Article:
Amladi may have a point, but in the early going Oracle looks like it got the best of the Salesforce partnership.

Topics: Software, Cloud, Oracle, Salesforce.com

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12 comments
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  • Smarter guy won

    Benioff always made it a point to try to belittle Ellison but Ellison showed him he's older smarter and holds the cards. Never underestimate the ego of Ellison to find a way to make you eat your words.
    new gawker
  • Goodbye Salesforce

    ... we hardly knew ye...
    aureolin
  • Hostile Take over the cheap way

    This proves that Salesforce.com is not genuine technology depending on its #1 competitor for almost everything. Oracle is basically taking over Salesforce.com the cheap way.....

    Now is the time for the other vendors to play hard and make a ton of money such as Salesboom.com and Sugar
    CRMdesign
    • Reverse take over...

      It certainly does open the door to competition but this is hardly a take over on the cheap. Its a reverse take over. Oracle actually gets paid by Salesforce to take it over. LMAO!!
      ryork272
  • This ranks up there with Netflix

    Benioff just pulled a Netflix... changing direction for no particular reason. The difference is Netflix's self induced kick in the nuts was reverseable. At least Netflix didn't pour gasoline on itself and light the match. Salesforce signed up for a 9 year death march. However, my guess is that Larry will light the match well before the 9 years is up.
    ryork272
  • Salesforce just lost its Cloud chops

    Strange call to lock your company into Oracle's mainframe 1970s technology while the industry is shifting to big data, cloud, and predictive analytics - none of which Oracle has. By your own admission, its a mainframe. All that to get an invite to Uncle Larry's boat? Workday should come out with SFA now.. mojo factor gone. Another clunk enterprise company now
    BoringMe2Death
    • Oracle's mainframe 1970s technology???

      Really? Do you actually understand Oracle's technology and architecture? No big data, no cloud? Are you kidding? You do need an Oracle 101 reset!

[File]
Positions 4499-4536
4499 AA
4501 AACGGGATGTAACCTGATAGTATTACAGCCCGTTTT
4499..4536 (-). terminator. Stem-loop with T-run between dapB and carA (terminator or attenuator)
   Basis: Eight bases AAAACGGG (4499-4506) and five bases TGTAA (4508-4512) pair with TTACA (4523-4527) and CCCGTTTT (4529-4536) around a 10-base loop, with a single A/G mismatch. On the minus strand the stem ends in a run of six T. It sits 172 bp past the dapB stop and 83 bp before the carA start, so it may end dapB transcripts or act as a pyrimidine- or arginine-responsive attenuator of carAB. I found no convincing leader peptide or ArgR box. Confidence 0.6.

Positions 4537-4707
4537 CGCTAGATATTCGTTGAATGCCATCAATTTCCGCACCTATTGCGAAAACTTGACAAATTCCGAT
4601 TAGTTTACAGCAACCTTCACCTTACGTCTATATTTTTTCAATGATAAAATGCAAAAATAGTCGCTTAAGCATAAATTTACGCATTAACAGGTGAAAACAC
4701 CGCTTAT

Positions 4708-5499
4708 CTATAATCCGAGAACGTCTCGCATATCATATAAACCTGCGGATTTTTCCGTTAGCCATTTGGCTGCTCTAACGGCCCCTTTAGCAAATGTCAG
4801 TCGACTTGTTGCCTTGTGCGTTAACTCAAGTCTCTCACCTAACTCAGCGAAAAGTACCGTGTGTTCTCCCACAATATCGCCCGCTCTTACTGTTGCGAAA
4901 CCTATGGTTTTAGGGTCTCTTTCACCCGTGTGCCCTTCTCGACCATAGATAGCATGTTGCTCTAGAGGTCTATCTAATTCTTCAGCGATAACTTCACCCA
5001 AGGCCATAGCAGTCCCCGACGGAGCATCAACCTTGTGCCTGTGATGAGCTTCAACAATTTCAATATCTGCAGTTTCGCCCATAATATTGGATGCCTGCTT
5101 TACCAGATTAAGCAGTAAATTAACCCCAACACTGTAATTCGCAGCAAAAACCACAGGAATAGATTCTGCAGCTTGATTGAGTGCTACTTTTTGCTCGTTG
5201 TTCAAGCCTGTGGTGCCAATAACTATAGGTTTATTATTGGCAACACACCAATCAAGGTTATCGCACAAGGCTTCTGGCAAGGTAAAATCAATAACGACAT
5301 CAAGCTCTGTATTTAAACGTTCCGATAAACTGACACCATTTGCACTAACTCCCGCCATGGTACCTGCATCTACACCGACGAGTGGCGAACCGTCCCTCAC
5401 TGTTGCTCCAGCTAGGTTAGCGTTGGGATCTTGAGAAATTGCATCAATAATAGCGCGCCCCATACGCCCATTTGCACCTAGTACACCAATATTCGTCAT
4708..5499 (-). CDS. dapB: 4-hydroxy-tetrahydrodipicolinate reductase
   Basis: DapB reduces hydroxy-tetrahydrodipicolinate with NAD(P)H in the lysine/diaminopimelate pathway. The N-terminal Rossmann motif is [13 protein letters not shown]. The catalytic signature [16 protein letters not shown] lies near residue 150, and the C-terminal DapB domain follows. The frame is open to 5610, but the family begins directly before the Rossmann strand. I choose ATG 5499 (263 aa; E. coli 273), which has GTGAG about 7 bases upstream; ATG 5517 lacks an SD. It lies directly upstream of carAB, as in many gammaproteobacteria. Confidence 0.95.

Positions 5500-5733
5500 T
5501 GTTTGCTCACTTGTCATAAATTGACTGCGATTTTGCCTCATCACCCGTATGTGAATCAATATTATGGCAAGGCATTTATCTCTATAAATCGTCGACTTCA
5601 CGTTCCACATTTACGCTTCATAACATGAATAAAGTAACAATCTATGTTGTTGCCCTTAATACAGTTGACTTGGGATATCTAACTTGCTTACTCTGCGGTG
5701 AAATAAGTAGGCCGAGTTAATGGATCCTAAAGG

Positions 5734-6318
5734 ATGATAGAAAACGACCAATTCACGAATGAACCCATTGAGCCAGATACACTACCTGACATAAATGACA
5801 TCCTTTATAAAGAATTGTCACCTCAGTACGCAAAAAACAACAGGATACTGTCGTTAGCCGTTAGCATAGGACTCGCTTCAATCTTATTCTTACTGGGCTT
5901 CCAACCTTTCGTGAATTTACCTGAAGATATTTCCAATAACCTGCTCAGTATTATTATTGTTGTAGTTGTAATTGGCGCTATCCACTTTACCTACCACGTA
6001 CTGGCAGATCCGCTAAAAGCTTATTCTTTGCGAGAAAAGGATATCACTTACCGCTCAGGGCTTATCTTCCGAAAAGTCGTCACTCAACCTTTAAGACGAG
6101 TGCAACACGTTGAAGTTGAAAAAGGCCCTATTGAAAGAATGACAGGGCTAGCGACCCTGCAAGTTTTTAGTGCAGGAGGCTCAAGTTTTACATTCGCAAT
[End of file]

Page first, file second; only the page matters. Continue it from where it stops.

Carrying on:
Eleutherios
    • Suuuuuure

      Here, let me invest in you the 1 minute it took me to find the info in the "internetz":

      http://www.oracle.com/us/technologies/big-data/index.html

      You're welcome!
      rkimoto
  • This must be why...

    ...my company is moving away from SalesForce.
    PollyProteus
    • Really?

      To what? Lol. Msft? SugarCRM?
      jessiethe3rd
  • pretty weak analysis

    Nice color, but goofy logic... Not that I know whether this is good for SF.com or not, the analysis here is ignorant. Chief Editor, eh?

    How can Salesforce say that Oracle's apps aren't up to snuff when it runs on them?

    SF.com offers a better and clearly dominant SFA/CRM than Oracle. Nothing about this changes that if you understand what SF.com offers vs what Oracle offers.

    Salesforce is now officially locked into Oracle information and has the maintenance, license and hardware concerns just like other large enterprises.

    I don't think it's a secret that SF.com always used Oracle DB technology. So what if there are some additional internal apps.

    Salesforce won't be able to position Oracle as a non-cloud play.

    Sure they can. Any cloud-based (or SaaS) solution uses non-cloud software technologies in their solution architecture. This is just a stupid comment.

    Workday, a key Salesforce partner, is now alienated.

    Is that material?

    It's unclear whether standardizing on Oracle's stack makes any sense for nine years when Salesforce increasingly will have to mine big data insights.

    Oracle doesn't have any big data solutions? The agreement somehow precludes using Hadoop or anything as a supplement to the stack?

    Really a silly set of points.
    ollie man
  • Salesforce and Oracle forgetting the small customers !

    Another indication that Salesforce is really an Enterprise App and not really ideal for the smaller to mid size business.

    Checkout www.g2crowd.com for independent CRM comparisons and reviews.

    Ian Moyse
    Workbooks
    ianm32@...